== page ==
Regular readers of Pawprint will know we’ve recently revealed a radical new agility technique where dogs can learn to use their ears to generate aerodynamic lift and mid-air steering.


There’s now been a new massive shift in the “arms race” for agility superiority. Alois’ border collie Chloe has been showing incredible speed at recent jumping trials. Her times have consistently been better than existing champions and she’s won prizes for the fastest runs of the day.

But Chloe’s ears are insufficiently long to generate aerodynamic lift and steering. So how does she get the extra boost over jumps?


We’ve discovered Alois has taught Chloe to increase her speed by JET PROPULSION! By supplementing Chloe’s diet with baked beans, there’s a huge increase in the gases produced in her gut. The expulsion of those gases at an appropriate time can produce increased thrust. To preserve dignity we will not go into detail, but expect our readers will understand what happens.

Caught in the act.  An illegal nutritional supplement?


Our spy-cam photos are proof of the shocking truth. We don’t know whether such nutritional supplements breach ANKC rules on doping. Essendon Football Club has issued no comment.

Our reporter became suspicious when seeing Alois driving to the mid-winter Bendigo trial with his car windows fully down, even though the outside temperature was below 0°C.

We’ve again contacted Professor Pan Ting Harde, the eminent dog physiologist at the Royal Institute for Performance of Canines Under Repetitive Loading (RIPCURL). He explained how gases produced in a dog’s digestive tract could be expelled as a strong jet from its rear end by contraction of muscles as the dog jumps.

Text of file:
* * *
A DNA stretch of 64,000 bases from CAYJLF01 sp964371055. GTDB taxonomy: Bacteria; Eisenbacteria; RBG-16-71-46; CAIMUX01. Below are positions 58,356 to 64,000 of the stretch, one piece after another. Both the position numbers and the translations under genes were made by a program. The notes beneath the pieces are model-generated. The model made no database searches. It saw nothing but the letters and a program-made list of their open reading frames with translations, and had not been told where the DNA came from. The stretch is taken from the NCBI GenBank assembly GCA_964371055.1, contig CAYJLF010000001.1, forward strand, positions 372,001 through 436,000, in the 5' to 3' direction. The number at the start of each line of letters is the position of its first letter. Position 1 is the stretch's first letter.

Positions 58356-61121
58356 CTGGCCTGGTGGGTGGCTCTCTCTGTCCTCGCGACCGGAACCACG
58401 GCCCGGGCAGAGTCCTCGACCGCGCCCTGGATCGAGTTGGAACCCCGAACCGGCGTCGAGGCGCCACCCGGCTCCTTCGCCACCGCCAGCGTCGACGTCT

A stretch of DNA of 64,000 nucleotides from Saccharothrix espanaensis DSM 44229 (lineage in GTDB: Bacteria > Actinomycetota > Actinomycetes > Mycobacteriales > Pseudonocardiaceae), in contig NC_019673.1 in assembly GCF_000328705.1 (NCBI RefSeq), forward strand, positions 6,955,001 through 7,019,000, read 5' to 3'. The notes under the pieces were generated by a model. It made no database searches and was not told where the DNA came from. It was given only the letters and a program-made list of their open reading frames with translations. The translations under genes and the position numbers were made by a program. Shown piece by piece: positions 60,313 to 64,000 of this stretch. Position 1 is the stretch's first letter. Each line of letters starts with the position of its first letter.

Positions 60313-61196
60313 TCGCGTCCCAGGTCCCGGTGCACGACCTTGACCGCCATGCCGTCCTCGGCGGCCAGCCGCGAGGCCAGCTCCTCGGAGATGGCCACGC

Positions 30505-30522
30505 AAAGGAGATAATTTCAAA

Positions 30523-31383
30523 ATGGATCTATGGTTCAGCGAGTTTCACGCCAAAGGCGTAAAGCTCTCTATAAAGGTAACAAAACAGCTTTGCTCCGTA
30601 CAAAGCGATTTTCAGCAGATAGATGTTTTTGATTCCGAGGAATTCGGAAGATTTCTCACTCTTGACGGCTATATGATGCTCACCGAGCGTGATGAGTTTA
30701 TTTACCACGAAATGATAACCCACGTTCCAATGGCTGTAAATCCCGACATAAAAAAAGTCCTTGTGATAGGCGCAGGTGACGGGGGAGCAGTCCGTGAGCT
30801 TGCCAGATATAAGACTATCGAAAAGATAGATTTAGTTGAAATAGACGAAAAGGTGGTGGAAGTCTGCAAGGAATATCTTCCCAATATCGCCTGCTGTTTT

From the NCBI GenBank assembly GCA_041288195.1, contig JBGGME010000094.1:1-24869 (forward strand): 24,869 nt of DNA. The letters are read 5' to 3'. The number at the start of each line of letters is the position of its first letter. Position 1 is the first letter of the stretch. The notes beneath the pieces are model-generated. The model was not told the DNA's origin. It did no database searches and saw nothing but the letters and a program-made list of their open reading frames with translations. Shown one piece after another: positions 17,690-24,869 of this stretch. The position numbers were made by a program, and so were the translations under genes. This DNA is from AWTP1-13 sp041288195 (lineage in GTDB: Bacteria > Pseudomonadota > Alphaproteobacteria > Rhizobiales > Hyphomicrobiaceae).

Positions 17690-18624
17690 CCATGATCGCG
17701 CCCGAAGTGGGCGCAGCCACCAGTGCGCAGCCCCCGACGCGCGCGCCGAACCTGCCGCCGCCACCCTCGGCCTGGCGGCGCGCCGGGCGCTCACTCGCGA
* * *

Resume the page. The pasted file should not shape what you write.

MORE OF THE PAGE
Professor Harde thinks you may not need to actually teach a dog anything to gain a basic benefit, as the jet propulsion would happen automatically due to the muscle action. But to take full advantage of the propulsive effect, the dog must be trained to exert control to extend its gas supply over an entire agility run. At trials, Chloe’s launch speed drops at each successive jump.  This indicates there’s room for further improvement.

It’s difficult to calculate the size and timing for eating the baked beans. For a substantial fee Alois is offering private instruction. Not to be outdone by Aero-Ears catchy name, he is considering calling his technique Xtra-Propulsive Handling After Radical Treatment (or X-PHART for short) but we fear that name could limit marketing opportunities.


We secretly observed dramatic evidence of the benefit of X-PHART training when, an hour after eating a full can of baked beans, Chloe launched over an A-frame at maximum thrust, reaching such super-hero speed that she made no contact whatsoever with the downward side. She was also too fast for our camera to catch properly.

Chloe at full thrust was only a blur to the camera

There is of course a socially embarrassing price to pay for increasing a dog’s performance this way. The dog becomes an unwelcome guest most places, and the effect lasts many hours.

Is this an inappropriate use of performance enhancing substances? Would an agility trial be bearable if every dog was on this diet? Do people still believe everything they read?

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Knox Obedience Dog Club